Broadband Internet connectivity is currently seen as a means to increase the efficiency and competitiveness of an economy. The deployment and use of broadband capabilities is high on the current political agenda in many developed and developing countries, including Australia. But despite ongoing efforts to promote broadband in Australia, deployment has been much slower than expected. This paper aims to identify areas that have been holding up the broadband development in Australia. In examining four areas for attention (demand, competition, price and the role of government), we refer to experiences in Canada and Korea, both leaders in broadband deployment, to show the differences in each area. Although each country discussed here has its own policy agenda and some unique circumstances related to broadband deployment, implications from this paper will provide valuable input for policy makers and industry leaders in Australia (and elsewhere) as they develop strategies to encourage more widespread broadband deployment.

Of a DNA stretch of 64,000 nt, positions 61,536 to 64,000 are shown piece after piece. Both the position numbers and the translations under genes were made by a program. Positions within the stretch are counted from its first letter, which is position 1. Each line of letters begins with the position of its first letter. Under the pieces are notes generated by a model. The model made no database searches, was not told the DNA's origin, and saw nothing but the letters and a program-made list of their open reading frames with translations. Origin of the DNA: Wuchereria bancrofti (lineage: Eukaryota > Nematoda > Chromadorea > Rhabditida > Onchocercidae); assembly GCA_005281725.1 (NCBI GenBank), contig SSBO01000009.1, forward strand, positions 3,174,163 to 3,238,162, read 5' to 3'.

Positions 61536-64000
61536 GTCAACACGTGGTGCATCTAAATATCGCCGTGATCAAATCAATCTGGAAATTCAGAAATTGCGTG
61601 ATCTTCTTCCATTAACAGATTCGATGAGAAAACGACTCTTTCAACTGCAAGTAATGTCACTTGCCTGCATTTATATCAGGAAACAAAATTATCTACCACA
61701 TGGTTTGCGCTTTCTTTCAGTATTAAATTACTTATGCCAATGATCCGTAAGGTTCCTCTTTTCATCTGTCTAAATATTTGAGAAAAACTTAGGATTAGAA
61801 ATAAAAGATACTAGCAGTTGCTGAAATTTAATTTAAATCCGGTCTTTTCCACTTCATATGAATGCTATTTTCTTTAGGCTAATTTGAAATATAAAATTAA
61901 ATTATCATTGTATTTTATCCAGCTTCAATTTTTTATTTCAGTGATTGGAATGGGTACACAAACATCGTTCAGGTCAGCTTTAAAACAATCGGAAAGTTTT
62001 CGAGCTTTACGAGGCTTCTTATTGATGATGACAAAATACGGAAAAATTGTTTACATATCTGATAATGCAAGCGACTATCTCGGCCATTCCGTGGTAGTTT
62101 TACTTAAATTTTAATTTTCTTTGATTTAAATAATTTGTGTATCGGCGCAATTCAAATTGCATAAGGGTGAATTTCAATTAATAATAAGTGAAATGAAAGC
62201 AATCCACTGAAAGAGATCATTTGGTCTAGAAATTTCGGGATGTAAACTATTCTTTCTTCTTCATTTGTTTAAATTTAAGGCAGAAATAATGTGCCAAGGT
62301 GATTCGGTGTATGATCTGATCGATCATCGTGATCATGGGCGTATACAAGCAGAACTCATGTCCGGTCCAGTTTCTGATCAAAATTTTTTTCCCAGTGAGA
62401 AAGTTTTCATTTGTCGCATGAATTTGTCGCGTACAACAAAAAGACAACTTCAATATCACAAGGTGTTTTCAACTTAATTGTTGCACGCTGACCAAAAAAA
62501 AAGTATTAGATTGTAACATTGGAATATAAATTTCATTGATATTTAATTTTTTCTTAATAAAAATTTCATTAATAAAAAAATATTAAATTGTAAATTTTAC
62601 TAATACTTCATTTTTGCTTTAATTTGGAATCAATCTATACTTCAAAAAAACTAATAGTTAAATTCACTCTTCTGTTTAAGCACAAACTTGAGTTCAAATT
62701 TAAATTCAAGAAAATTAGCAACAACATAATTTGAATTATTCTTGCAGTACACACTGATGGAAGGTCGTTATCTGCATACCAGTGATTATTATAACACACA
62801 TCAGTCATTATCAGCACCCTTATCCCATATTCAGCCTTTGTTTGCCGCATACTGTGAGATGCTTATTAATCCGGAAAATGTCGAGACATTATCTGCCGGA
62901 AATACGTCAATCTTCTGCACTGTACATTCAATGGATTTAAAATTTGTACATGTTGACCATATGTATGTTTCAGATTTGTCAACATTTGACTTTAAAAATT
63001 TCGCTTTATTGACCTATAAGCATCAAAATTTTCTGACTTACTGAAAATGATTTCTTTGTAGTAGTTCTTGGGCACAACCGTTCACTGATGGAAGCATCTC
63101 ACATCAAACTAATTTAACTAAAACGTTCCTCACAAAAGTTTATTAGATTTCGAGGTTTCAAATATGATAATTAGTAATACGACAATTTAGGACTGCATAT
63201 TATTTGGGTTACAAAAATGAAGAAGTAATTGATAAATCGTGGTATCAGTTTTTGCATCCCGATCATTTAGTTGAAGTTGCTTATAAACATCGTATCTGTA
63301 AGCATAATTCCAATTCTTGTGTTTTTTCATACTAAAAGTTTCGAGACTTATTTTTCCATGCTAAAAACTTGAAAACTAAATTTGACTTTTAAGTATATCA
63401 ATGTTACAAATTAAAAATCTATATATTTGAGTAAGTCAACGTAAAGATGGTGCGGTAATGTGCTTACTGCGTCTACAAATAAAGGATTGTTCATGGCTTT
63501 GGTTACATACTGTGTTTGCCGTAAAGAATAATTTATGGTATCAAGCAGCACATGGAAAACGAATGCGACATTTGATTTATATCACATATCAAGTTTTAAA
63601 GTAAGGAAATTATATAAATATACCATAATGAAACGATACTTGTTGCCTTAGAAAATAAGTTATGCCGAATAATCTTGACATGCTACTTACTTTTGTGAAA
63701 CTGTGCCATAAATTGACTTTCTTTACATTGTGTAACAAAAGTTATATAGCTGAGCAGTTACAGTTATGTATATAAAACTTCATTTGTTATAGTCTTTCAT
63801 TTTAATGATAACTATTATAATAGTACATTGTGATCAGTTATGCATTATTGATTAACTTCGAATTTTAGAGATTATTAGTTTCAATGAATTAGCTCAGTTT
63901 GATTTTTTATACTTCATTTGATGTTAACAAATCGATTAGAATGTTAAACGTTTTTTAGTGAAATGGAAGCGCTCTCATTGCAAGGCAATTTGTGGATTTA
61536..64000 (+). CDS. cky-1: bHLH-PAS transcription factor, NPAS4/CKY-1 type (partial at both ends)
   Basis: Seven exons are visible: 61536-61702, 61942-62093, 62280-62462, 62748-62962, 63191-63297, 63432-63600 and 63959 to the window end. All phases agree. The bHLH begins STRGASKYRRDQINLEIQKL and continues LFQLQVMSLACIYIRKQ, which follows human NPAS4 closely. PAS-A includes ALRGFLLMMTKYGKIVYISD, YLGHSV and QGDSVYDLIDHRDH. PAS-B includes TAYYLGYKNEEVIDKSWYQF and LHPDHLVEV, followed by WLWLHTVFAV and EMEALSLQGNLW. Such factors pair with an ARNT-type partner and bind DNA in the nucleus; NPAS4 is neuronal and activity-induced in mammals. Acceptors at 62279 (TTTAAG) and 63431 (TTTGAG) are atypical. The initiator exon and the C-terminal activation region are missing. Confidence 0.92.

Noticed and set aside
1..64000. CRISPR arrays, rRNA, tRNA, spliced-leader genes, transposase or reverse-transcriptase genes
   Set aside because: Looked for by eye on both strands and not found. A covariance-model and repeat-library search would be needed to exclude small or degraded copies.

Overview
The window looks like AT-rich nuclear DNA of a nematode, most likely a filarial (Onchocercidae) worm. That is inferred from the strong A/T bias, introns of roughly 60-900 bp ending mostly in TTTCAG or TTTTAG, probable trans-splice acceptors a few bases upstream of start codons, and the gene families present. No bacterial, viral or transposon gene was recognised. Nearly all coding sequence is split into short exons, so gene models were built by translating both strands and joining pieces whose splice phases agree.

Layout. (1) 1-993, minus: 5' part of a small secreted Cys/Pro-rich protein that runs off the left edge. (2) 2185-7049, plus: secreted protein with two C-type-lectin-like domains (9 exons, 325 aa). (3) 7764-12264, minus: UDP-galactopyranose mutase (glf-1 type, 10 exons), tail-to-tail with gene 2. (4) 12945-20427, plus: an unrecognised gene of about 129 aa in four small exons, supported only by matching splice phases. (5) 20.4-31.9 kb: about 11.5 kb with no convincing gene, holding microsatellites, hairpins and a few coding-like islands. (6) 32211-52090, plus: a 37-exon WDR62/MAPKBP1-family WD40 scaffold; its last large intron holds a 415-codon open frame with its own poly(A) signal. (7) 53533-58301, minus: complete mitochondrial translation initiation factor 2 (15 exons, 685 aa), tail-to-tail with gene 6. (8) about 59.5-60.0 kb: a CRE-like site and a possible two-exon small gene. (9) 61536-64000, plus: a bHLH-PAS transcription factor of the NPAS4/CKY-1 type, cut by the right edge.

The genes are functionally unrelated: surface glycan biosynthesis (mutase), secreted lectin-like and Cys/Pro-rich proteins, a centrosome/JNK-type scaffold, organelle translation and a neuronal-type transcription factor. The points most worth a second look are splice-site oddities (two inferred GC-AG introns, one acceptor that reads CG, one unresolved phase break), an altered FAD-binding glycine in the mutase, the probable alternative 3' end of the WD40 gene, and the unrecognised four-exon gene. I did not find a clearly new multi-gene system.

Paper presented at the International Telecommunications Society Asia-Australasian Regional Conference, Perth, Australia.